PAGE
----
Tuesday, 7 September 2010

Facebook, Schmacebook!

This post originally appeared on Campus Progress.

Facebook raised a few eyebrows last week when it announced it would no longer run advertisements for Proposition 19, California’s pro-marijuana initiative, as long as they featured a picture of a pot leaf. According to one spokesperson, the site doesn’t “allow any images of drugs, drug paraphernalia, or tobacco in ad images … Sometimes our automated and manual processes miss these, but our policy has always been the same.”

The incident renewed questions about the criteria by which Facebook deems ads — and content in general — “appropriate.” But if nixing a “pro-drug” image is staying appropriate, wouldn’t it also make sense rid of sexist and racist content? According to Facebook’s Statement of Rights and Responsibilities, “You will not post content or take any action on Facebook that infringes or violates someone else’s rights or otherwise violates the law.” Drawing the line between violating rights and maintaining a standard of simple decency becomes more complicated.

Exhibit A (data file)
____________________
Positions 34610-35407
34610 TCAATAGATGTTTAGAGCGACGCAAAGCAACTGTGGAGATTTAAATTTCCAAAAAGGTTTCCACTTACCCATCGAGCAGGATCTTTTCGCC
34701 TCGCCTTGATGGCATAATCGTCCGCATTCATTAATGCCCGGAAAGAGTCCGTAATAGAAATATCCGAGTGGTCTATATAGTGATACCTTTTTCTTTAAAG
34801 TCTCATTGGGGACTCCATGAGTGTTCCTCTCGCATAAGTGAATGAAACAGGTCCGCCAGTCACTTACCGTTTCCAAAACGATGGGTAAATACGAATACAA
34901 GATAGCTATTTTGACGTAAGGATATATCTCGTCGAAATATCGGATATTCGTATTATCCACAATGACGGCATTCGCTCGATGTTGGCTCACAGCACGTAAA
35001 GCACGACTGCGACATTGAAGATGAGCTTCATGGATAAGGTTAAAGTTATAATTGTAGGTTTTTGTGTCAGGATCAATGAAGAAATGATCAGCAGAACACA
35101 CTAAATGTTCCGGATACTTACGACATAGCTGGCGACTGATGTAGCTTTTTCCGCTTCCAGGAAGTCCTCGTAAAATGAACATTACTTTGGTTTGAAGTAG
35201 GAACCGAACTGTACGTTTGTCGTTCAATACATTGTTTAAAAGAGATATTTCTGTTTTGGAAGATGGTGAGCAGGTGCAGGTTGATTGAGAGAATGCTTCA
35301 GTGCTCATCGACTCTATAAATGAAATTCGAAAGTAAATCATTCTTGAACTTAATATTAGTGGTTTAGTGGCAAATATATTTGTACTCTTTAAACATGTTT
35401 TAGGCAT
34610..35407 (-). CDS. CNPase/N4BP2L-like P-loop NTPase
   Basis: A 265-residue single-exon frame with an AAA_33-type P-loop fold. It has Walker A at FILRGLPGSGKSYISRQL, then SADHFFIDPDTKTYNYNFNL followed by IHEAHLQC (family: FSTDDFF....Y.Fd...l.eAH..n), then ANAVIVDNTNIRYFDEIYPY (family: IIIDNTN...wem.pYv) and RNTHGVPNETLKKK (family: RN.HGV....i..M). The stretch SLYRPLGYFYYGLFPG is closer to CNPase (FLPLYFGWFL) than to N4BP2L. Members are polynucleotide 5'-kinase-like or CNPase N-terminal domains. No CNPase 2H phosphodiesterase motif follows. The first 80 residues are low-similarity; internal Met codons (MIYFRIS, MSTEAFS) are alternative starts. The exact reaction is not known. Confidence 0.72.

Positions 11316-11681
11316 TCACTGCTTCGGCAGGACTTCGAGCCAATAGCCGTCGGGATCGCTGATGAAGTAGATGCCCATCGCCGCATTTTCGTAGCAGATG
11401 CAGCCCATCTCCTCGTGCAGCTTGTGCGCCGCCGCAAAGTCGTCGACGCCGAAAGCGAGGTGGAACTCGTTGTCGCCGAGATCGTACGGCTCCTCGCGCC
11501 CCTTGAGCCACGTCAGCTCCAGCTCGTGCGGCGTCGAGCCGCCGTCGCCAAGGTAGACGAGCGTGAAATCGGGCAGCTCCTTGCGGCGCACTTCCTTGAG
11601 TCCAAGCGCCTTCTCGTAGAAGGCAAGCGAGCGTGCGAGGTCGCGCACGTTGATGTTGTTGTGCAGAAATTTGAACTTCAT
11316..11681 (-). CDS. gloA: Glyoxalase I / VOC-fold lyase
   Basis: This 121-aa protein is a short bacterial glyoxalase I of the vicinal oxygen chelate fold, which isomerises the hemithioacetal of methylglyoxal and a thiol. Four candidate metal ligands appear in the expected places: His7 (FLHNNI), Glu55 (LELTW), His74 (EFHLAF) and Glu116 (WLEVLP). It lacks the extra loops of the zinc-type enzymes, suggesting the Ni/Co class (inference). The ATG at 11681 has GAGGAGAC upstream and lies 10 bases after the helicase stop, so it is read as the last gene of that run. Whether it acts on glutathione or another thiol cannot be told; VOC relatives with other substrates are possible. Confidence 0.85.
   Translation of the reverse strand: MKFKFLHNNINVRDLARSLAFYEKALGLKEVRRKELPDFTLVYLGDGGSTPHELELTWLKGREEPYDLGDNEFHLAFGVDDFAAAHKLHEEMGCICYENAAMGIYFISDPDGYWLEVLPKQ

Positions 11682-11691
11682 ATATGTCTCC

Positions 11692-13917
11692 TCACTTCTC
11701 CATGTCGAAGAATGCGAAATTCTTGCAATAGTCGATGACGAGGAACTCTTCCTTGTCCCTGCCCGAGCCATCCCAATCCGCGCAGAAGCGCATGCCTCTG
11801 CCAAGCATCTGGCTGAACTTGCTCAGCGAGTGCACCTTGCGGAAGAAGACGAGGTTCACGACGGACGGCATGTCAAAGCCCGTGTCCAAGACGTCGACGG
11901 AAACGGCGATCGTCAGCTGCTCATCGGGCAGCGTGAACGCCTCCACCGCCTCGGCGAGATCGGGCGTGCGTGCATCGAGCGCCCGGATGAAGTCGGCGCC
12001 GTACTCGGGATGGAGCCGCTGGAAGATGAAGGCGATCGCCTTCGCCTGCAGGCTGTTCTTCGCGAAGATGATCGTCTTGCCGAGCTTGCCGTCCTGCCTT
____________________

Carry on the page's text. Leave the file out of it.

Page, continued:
Currently, Facebook allows a veritable potpourri of less-than-sophisticated images to appear in its ads — from scantily clad “Christian Girls” to a Google logo with two barely covered breasts standing in for the word’s two Os. Thong bikinis abound, as do images that seem to promise some sort of lesbian sexual encounter if clicked. For a while, the site even allowed photos of a topless model, her breasts barely covered by a thin red bar, to promote a dating site. Though the latter ads were eventually removed, various hyper-sexualized images, like the ones below, still remain:

So what exactly are the rules? In 2008, Facebook formally drew the line by saying they’d remove any photographs that revealed the “nipple or areola,” but this regulation became problematic after the site began yanking pictures of mothers breastfeeding their children. Arguing that they had been subjected to a sexual double standard, more than 11,000 women protested the rule by waging a virtual “nurse-in,” posting pictures of themselves breastfeeding. The site refused to budge on the issue; and at last count, a petition page called “Hey facebook, breastfeeding is not obscene!” claimed 259,572 signatories.


No comments: